This year’s gifts also support Arrowhead Center’s Innoventure program for middle- and high-school students, who use science, technology, engineering and math to solve business and technology challenges, focused on a different theme each year. Marie Borchert, education specialist for the Entrepreneurship Institute at Arrowhead Center, who oversees the Innoventure program, said the annual competition gets students thinking about the ways they can contribute to the future of invention and entrepreneurship.

“Several of our winners have taken advantage of the scholarship we award to enroll at NMSU and continue exploring their entrepreneurial ideas with support of Arrowhead Center’s Studio G student business incubator,” Borchert said.

Wells Fargo will also contribute to the President’s Associates Excellence Scholarships, the most prestigious scholarship available to students at NMSU. It is awarded to entering freshmen with markedly superior academic ability. Selection is competitive and based on proven academic achievements and extracurricular activities.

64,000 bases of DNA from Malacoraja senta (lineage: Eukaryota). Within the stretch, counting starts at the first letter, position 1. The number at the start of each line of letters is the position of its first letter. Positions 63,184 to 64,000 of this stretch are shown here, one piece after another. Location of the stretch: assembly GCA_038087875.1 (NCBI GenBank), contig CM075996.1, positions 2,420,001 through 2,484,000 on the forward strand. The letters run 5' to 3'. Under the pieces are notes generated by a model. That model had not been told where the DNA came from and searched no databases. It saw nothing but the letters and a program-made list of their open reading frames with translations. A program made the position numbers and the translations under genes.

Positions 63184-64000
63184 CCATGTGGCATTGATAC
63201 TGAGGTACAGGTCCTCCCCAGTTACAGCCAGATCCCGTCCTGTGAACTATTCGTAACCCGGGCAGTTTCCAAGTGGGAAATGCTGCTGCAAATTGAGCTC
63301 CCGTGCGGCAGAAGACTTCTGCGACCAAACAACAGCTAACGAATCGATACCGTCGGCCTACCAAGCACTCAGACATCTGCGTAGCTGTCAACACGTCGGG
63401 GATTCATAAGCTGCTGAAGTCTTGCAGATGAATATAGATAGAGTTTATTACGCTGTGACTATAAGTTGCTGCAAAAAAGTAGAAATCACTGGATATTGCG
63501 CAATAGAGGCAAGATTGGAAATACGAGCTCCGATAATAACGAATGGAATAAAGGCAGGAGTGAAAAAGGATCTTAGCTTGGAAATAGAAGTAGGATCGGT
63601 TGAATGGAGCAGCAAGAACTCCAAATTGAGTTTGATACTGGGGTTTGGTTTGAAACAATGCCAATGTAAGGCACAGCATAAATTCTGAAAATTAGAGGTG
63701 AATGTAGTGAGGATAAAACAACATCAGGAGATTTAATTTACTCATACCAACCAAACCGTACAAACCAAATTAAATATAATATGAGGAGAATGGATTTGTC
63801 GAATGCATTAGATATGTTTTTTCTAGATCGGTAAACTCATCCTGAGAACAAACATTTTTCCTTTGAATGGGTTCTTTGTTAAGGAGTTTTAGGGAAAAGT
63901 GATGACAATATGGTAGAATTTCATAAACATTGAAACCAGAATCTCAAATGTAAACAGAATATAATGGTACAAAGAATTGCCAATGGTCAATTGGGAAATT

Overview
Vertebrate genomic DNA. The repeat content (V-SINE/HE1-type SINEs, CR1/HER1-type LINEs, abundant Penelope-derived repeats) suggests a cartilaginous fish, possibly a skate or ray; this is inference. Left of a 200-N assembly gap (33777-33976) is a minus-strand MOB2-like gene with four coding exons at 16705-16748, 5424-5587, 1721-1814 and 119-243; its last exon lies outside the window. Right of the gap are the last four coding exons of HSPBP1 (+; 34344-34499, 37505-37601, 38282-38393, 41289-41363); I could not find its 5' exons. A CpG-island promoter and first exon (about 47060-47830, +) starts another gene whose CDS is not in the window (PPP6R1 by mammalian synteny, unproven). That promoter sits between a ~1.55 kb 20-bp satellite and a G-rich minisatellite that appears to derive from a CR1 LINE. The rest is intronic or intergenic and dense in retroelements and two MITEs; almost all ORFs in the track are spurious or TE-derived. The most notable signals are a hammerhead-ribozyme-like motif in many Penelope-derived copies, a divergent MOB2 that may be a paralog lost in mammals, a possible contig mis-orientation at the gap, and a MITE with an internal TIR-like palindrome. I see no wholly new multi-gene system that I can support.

Additional support will go to the NMSU College of Business, in support of its scholarship luncheon, Hall of Fame banquet and Business Advisory Council.

Wells Fargo also continues its sponsorship of the Domenici Public Policy Conference, now in its eighth year. Named for retired U.S. Sen. Pete Domenici, the annual conference attracts more than 900 attendees and brings together some of the country’s top experts to thoughtfully examine and highlight important public policy matters. The conference also hosts a panel of 20 students from across New Mexico who have the opportunity to develop their skills in research, critical thinking and public speaking as they prepare to question each of the speakers.

For more information on Wells Fargo,

CAMP INNOVENTURE CONTINUES SUMMER PROGRAM ALBUQUERQUE SESSION